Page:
One of the most significant drawbacks of spinal cord stimulation is that the therapy does not produce the desired results for everyone.
Spinal cord stimulation is considered successful if pain is reduced pain by at least half, but not everyone reaches that goal. With traditional low-frequency therapy, about 50% to 60% of those using spinal cord stimulation reach that goal, but studies have shown more than 80% experience significant pain relief when using newer, high-frequency therapy.1,2
Device-Related Complications Common
Spinal cord stimulation and peripheral nerve field stimulation are considered generally safe, with the potential risks mainly related to the surgical procedures required for a trial period or long-term therapy.
One extensive study in the medical literature found 38% of the research participants had device-related problems.3 The most common complications were unintended movement (also called migration) of the leads, failed connections in leads, and breakage of leads.
While complications related to the implanted devices are relatively common, they appear to be declining with advances in technology and surgeons’ skills.4
Serious Injuries Are Rare
The same study that looked at device-related problems also found that 12% of participants experienced pain at the site of the implanted generator right after surgery and 4.5% developed infections.3
Device-related issues are more common than physical problems. Serious adverse events, such as a hemorrhage in the epidural space or neurological damage caused by an injury to the nerve root or spinal cord—including paralysis—are not common.5
Surgery Is Required
Both the trial period and insertion of most permanent spinal cord stimulation devices involve an implant and surgery. As with any such procedure, there are certain risks and potential complications, such as an infection and bleeding.
The recovery period is generally six to eight weeks, with some people experiencing intense pain for several days or more following either the trial period or permanent implantation of the spinal cord stimulation devices. Medication may be needed to control the pain.
While many generators can be recharged and used for years, if a new generator is needed, another surgery will be needed to remove and replace it.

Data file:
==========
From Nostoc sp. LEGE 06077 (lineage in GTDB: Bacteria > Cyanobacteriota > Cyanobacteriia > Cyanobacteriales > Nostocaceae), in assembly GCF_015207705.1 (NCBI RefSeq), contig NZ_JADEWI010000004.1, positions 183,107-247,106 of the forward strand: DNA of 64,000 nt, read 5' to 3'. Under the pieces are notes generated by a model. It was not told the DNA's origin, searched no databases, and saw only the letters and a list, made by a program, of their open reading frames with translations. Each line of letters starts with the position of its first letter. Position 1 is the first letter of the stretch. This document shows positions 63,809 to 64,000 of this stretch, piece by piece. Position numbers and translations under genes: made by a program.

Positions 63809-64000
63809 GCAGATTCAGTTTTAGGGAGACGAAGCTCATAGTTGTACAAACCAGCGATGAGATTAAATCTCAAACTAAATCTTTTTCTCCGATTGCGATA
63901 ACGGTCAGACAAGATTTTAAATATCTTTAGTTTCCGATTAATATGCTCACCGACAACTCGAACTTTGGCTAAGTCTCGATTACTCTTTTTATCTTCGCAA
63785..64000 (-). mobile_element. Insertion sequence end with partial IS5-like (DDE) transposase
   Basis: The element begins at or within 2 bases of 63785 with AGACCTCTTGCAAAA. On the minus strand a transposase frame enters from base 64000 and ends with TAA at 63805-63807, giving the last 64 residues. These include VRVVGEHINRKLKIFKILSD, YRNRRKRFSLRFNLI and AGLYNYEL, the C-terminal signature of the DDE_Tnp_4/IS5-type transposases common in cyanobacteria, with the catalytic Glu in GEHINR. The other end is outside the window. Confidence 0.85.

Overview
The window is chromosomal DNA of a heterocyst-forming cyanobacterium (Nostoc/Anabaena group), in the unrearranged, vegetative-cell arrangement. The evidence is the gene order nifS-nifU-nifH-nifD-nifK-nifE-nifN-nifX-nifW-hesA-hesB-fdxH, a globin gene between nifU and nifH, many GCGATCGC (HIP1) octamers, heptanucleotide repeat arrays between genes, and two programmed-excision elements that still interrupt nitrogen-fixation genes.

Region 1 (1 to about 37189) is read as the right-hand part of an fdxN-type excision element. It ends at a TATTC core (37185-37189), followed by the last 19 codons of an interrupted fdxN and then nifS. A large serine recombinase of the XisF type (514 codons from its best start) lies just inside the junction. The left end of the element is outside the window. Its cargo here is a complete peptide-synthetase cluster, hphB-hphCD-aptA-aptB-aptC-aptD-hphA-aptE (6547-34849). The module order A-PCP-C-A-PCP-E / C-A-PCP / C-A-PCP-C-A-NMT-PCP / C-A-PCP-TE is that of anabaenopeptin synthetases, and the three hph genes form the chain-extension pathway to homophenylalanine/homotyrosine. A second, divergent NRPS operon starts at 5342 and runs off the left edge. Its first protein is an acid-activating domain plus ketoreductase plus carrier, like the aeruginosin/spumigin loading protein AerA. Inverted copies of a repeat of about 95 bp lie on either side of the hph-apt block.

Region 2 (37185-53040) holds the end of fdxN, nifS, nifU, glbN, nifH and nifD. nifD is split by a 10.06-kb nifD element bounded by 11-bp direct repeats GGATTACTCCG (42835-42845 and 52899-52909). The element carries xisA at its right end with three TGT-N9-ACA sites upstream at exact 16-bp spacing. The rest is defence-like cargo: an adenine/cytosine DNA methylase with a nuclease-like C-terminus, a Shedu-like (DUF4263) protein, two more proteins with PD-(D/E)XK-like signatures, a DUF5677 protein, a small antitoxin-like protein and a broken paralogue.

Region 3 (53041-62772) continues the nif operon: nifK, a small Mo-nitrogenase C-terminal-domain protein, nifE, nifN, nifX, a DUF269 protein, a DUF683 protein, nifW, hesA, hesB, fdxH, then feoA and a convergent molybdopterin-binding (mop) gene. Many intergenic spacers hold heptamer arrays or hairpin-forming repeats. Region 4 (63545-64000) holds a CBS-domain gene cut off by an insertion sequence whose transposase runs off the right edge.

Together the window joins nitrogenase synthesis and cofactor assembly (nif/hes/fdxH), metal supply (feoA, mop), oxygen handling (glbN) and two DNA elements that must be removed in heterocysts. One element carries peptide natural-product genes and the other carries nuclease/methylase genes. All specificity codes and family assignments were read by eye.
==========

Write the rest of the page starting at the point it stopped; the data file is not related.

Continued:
Less serious disadvantages of spinal cord stimulation devices include:
- Fluctuations in stimulation. Unwanted changes in stimulation may include a jolting or shocking feeling. The device should be turned off and the doctor contacted if this occurs.
- Pain is not resolved. Spinal cord stimulation interferes with pain signals sent to the brain, but does not treat the underlying condition. People using this therapy need to continue working with others on their health care team.
- Reaction to pressure. Those using spinal cord stimulation should not take part in activities that add pressure to the body. Scuba diving more than 10 meters below the surface should be avoided, and the doctor should be consulted before entering a hyperbaric chamber.
- Electromagnetic interference. Strong interference, such as from a defibrillator or MRI (if the spinal cord stimulation device is not MRI-safe), can damage the generator, leading to severe burns, other serious injury, or death. Skin irritation may develop near the generator related to charging.
- Discomfort around generator. Some people find the implanted generator irritating or uncomfortable.
Relieving pain with spinal cord stimulation has some drawbacks. It is a different experience compared with painkillers or other pain control techniques. Learning as much as possible about spinal cord therapy can help a person decide on the best option to ease chronic pain in the back, neck, or limbs.